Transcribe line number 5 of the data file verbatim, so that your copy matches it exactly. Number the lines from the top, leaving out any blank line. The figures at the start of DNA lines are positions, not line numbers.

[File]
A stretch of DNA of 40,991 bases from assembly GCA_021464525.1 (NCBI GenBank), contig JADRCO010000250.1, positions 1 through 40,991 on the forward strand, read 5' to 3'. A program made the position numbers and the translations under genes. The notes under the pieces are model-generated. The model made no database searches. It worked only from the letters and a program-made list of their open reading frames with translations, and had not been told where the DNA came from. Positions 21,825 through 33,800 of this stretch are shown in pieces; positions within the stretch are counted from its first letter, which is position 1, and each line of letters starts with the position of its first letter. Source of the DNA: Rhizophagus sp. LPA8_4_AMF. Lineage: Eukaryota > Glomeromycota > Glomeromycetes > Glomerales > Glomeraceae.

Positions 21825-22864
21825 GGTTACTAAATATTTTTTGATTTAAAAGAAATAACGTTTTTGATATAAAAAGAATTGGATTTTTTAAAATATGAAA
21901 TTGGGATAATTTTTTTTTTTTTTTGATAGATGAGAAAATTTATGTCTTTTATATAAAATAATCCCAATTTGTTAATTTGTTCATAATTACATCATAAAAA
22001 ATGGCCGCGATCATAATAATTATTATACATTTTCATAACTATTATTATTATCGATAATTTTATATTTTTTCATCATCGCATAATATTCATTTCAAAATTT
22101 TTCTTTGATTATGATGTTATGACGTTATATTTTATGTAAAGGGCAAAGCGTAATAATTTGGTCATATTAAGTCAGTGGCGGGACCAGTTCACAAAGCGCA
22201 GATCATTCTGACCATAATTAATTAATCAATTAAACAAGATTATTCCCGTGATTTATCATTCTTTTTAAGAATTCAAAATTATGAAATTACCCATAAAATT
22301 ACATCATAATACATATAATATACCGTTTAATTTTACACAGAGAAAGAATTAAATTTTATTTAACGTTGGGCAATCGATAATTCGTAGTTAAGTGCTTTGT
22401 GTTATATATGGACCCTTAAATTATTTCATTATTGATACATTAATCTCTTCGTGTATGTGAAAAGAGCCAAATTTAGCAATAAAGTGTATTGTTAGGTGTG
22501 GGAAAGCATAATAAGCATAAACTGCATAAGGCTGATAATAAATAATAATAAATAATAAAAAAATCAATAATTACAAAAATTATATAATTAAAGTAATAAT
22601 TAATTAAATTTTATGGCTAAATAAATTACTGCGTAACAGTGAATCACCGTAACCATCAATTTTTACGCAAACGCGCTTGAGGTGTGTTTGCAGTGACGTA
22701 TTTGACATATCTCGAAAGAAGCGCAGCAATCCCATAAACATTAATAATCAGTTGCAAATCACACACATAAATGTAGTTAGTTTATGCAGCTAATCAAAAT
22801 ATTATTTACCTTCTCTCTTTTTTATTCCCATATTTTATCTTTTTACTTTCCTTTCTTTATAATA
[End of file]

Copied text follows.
22001 ATGGCCGCGATCATAATAATTATTATACATTTTCATAACTATTATTATTATCGATAATTTTATATTTTTTCATCATCGCATAATATTCATTTCAAAATTT